Magic Johnson

In their first Finals matchup, Larry Bird's Celtics edged Magic Johnson's Lakers in seven games.

The season began with a significant change off the court. Larry O'Brien, who had presided over the peaceful merger between the NBA and ABA, retired as commissioner. In O'Brien's place came David Stern, an energetic attorney who had been the NBA's Executive Vice President. As the league's fourth Commissioner, Stern would oversee tremendous expansion in the marketing of the NBA, develop a cohesive and profitable broadcasting strategy and become the driving force behind the NBA's profound increase in global popularity. Stern would move quickly to ensure the stability of NBA franchises by increasing licensing revenues, developing corporate sponsorships and bolstering the league's image with a ground-breaking anti-drug policy.

On the court, the Playoff system underwent a radical expansion. The format was expanded to include 16 teams instead of 12, which eliminated the First Round, best-of-3 miniseries. Instead, each First Round series would be a best-of-5, and even the division winners would have to play in the First Round. Now the NBA Champions would have to win four series for the first time in NBA history.

The Celtics emerged as the dominant team during the regular season, winning 62 games and taking the Atlantic Division by 10 games over the defending champion 76ers. Philadelphia won 52 games, but was ousted in the First Round by New Jersey, the high point in that franchise's NBA history. The Celtics eased past Washington, defeated the Bernard King-led New York Knicks in seven games, and easily moved past Milwaukee to reach the Finals. The Lakers, who won 54 games, defeated Kansas City, Dallas and Phoenix, losing only three games along the way, to meet Boston. In what would eventually become a trilogy of epic meetings in the NBA Finals over the next four seasons, Boston outlasted the Lakers to win a 15th NBA Championship.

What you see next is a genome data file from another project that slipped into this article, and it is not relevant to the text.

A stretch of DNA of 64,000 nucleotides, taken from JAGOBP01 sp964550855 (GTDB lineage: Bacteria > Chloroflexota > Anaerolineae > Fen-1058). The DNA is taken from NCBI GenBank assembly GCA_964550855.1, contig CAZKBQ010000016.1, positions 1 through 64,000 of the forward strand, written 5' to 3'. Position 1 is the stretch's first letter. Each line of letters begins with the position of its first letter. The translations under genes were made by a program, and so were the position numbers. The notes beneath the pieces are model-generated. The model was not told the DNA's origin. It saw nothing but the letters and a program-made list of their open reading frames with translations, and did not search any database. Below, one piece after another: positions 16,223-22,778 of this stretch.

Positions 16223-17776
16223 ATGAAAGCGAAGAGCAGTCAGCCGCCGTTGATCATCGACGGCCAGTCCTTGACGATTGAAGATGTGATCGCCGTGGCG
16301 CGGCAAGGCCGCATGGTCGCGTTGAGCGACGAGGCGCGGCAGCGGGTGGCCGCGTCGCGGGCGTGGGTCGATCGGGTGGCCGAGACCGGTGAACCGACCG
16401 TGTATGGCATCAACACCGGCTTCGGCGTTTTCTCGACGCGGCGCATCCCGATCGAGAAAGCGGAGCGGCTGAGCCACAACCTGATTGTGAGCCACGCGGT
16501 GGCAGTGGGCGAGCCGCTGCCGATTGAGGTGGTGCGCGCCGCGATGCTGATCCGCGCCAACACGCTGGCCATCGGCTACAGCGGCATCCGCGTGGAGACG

Four seasons had gone by since Magic Johnson and Larry Bird had entered the NBA in 1979. Magic's Lakers had won two titles and Larry's Celtics had captured one. But the two greatest players in the game had yet to meet in the NBA Finals, with their on-court meetings limited to two a year during the regular season. But 1984 was going to change all that.

For years afterward, the Lakers would rue the title that got away from them. The Lakers won the first game in Boston, and led Game 2 115-113 with 18 seconds left and possession of the ball. With the series shifting back to Los Angeles after Game 2, the thought of a series sweep was on the mind of players on both sides. But James Worthy's crosscourt pass was intercepted by Gerald Henderson, who went in for an uncontested layup to tie the score. Boston won the game in overtime, and after winning again in overtime in Game 4, managed to pull it out in seven games.

"To be honest, they should have swept," Bird said.